psychology has grown rapidly with an increase in the evidence that shows the
relationship between behaviour, illness, and the awareness of the psychosocial
aspects of health and illness (Marks et al, 2015). These days in the UK, patients
usually access health services through the general medical

practitioner
(GP) in their area, who if needed, refers them to other health professional for
treatment. Recent research has shown how health psychology indeed contributes
to health promotion in primary care settings (Thielke,Thompson & Stuart,
2011), however there is still work to do for demonstrating its
cost-effectiveness across other systems of care.

Philosophies and theories underpinning the field

In
the field of health psychology, many theories and frameworks have contributed
to the actual development of the discipline. In 1946 the World Health
Organization (WHO) defined health as: ‘the state of complete physical, social
and spiritual well-being, not simply the absence of illness.’ This definition
encompasses social and biological aspects but it also leaves out some important
issues that can have an impact on health such as: psychology, culture and
economics. For this reason, Marks et al.
(2015) gave a new definition of health that describes it as: ‘a state of
well-being with satisfaction of physical, cultural, psychosocial, economic and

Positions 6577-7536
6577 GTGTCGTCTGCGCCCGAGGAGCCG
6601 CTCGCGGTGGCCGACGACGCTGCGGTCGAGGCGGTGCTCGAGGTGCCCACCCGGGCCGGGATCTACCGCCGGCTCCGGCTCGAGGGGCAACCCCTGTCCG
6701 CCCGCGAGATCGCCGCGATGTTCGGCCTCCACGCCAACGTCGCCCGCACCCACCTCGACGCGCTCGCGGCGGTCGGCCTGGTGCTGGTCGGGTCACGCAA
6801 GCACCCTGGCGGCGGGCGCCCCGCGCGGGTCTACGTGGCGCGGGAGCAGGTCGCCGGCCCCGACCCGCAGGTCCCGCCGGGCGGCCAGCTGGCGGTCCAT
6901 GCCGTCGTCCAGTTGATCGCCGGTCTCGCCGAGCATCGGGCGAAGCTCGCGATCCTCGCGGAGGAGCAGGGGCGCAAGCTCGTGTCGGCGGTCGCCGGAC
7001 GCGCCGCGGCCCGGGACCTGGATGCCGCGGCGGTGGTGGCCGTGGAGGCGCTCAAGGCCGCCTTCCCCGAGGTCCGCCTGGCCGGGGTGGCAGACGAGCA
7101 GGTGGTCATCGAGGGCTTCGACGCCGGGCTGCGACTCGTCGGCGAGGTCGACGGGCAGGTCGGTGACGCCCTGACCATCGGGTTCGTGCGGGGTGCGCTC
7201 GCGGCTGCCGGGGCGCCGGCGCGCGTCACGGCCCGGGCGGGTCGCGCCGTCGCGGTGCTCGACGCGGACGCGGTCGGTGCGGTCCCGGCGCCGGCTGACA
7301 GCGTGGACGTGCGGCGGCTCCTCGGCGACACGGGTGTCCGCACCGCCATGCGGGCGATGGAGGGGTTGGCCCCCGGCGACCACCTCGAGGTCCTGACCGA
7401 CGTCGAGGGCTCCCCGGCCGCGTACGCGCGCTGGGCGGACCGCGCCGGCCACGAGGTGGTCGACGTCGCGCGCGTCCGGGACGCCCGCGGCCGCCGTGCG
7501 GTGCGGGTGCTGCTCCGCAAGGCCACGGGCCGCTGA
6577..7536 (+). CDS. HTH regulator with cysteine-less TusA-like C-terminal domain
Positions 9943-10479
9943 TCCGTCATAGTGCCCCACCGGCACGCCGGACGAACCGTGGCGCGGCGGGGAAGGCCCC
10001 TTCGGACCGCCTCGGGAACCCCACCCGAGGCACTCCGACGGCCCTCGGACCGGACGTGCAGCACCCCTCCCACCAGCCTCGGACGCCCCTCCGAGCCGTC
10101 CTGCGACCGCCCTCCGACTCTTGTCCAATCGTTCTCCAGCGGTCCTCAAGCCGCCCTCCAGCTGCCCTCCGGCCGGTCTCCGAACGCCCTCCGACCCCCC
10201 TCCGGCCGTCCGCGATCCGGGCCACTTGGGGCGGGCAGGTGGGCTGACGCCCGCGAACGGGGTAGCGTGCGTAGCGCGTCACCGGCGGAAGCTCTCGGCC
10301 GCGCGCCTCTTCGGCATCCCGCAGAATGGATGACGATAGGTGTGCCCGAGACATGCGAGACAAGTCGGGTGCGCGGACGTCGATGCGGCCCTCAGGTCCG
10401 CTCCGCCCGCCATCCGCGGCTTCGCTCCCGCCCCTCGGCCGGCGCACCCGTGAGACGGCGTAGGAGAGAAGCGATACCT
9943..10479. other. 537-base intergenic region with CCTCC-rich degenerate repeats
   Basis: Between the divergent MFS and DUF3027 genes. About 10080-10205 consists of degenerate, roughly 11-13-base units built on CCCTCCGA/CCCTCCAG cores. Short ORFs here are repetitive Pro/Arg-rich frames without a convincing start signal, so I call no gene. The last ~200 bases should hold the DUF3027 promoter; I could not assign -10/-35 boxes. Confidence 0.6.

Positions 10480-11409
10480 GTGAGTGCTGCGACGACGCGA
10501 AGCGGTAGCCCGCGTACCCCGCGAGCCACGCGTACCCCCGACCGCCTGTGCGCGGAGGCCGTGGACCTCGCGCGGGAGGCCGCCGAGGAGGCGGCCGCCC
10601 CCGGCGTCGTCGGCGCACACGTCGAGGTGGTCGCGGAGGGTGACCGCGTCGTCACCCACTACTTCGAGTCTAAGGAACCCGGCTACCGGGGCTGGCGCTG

spiritual needs, not simply the absence of illness (p.5).’

Philosophers,
doctors, psychologists and many others have had much to say about what makes
someone healthy. One of the most known theories about human’s wellbeing is Maslow’s
Hierarchy of Needs. In Maslow’s (1943) hierarchy of needs, he states that
people are motivated towards achieving some form of needs. These needs are
organized within hierarchical levels forming a pyramid. Starting at the bottom
of the pyramid, a person will progress to the next level of needs once they
have met the previous level of needs. Maslow’s model is divided into basic
needs – such as physiological, security, social acceptance and self-esteem. It
then progresses to growth needs or the need for self-actualization, which can
be found at the top of the pyramid (McLeod, 2007).